A common analysis framework for simulated streaming-video networks

Mulumba, P. (2009) A common analysis framework for simulated streaming-video networks. Masters thesis, Rhodes University.

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Abstract

Distributed media streaming has been driven by the combination of improved media compression techniques and an increase in the availability of bandwidth. This increase has lead to the development of various streaming distribution engines (systems/services), which currently provide the majority of the streaming media available throughout the Internet. This study aimed to analyse a range of existing commercial and open-source streaming media distribution engines, and classify them in such a way as to define a Common Analysis Framework for Simulated Streaming-Video Networks (CAFSS-Net). This common framework was used as the basis for a simulation tool intended to aid in the development and deployment of streaming media networks and predict the performance impacts of both network configuration changes, video features (scene complexity, resolution) and general scaling. CAFSS-Net consists of six components: the server, the client(s), the network simulator, the video publishing tools, the videos and the evaluation tool-set. Test scenarios are presented consisting of different network configurations, scales and external traffic specifications. From these test scenarios, results were obtained to determine interesting observations attained and to provide an overview of the different test specications for this study. From these results, an analysis of the system was performed, yielding relationships between the videos, the different bandwidths, the different measurement tools and the different components of CAFSS-Net. Based on the analysis of the results, the implications for CAFSS-Net highlighted different achievements and proposals for future work for the different components. CAFSS-Net was able to successfully integrate all of its components to evaluate the different streaming scenarios. The streaming server, client and video components accomplished their objectives. It is noted that although the video publishing tool was able to provide the necessary compression/decompression services, proposals for the implementation of alternative compression/decompression schemes could serve as a suitable extension. The network simulator and evaluation tool-set components were also successful, but future tests (particularly in low bandwidth scenarios) are suggested in order to further improve the accuracy of the framework as a whole. CAFSS-Net is especially successful with analysing high bandwidth connections with the results being similar to those of the physical network tests.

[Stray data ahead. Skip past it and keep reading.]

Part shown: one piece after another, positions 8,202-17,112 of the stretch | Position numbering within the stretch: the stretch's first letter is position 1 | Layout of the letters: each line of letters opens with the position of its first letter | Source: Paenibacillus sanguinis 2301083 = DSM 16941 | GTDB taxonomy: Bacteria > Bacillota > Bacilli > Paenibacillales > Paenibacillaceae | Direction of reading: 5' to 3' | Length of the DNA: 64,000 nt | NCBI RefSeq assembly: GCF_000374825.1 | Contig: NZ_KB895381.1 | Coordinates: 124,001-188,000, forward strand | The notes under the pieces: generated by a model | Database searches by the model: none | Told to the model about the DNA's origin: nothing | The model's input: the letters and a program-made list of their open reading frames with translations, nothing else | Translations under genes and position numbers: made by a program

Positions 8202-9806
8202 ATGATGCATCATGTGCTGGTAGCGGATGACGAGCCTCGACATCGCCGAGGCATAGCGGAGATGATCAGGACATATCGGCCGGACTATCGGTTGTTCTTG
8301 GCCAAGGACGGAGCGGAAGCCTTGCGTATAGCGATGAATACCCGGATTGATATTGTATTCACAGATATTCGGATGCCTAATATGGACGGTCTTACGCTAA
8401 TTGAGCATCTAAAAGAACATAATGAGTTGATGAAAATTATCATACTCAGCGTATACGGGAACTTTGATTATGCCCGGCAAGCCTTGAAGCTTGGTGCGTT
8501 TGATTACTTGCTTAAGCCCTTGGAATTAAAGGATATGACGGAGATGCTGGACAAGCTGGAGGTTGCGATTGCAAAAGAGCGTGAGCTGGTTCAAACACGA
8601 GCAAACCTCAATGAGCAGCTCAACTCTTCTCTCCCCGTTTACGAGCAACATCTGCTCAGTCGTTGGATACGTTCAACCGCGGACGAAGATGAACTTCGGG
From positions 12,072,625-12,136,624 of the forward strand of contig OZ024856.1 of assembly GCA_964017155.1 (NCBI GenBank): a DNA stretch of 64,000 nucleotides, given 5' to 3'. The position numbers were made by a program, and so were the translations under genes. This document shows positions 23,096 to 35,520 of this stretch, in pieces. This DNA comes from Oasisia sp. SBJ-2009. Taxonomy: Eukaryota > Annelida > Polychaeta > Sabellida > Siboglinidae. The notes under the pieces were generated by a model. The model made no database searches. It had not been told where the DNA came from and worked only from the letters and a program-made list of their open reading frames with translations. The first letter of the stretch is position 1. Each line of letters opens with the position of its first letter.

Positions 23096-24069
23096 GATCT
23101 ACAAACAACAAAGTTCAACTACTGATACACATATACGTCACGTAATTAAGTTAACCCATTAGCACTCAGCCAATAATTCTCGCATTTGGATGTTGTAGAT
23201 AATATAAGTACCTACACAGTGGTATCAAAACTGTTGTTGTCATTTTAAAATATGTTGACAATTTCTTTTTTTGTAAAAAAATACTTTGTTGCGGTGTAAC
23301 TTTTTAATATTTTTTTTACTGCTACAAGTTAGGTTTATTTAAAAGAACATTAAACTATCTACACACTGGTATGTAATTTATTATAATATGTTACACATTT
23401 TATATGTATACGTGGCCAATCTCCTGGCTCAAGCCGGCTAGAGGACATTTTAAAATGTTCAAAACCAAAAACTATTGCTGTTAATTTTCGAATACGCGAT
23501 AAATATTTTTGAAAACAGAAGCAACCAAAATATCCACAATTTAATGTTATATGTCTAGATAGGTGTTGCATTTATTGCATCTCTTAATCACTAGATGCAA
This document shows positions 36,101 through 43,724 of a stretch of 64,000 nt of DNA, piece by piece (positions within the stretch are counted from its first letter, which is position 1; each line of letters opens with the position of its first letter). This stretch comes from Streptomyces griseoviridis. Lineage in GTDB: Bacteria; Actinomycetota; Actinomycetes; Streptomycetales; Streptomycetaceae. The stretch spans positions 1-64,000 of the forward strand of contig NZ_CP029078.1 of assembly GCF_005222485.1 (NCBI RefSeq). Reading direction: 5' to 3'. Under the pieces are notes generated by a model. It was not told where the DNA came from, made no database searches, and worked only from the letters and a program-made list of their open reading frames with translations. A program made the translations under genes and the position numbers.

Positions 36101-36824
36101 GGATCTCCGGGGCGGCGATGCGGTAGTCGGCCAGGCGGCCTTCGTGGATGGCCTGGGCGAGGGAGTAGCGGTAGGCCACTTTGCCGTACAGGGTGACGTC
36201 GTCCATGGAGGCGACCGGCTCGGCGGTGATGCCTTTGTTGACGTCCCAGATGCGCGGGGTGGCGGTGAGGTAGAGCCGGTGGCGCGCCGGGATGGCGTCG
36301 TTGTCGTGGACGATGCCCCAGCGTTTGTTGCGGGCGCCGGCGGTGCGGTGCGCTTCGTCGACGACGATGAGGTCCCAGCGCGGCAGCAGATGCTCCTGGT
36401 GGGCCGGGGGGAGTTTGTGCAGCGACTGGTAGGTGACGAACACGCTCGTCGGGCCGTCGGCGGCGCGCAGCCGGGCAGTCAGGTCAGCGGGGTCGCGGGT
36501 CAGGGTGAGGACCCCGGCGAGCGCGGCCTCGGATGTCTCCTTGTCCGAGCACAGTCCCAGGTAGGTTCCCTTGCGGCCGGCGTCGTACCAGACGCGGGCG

Item Type:Thesis (Masters)
Uncontrolled Keywords:Distributed media; multi-media; video-streaming networks; performance analysis; network simulation
Subjects:Q Science > QA Mathematics > QA75 Electronic computers. Computer science
Divisions:Faculty > Faculty of Science > Computer Science
Supervisors:Clayton, P. (Prof.) and Wells, G. (Prof.)
ID Code:1691
Deposited By: Nicolene Mvinjelwa
Deposited On:22 Jun 2010 09:06
Last Modified:06 Jan 2012 16:21
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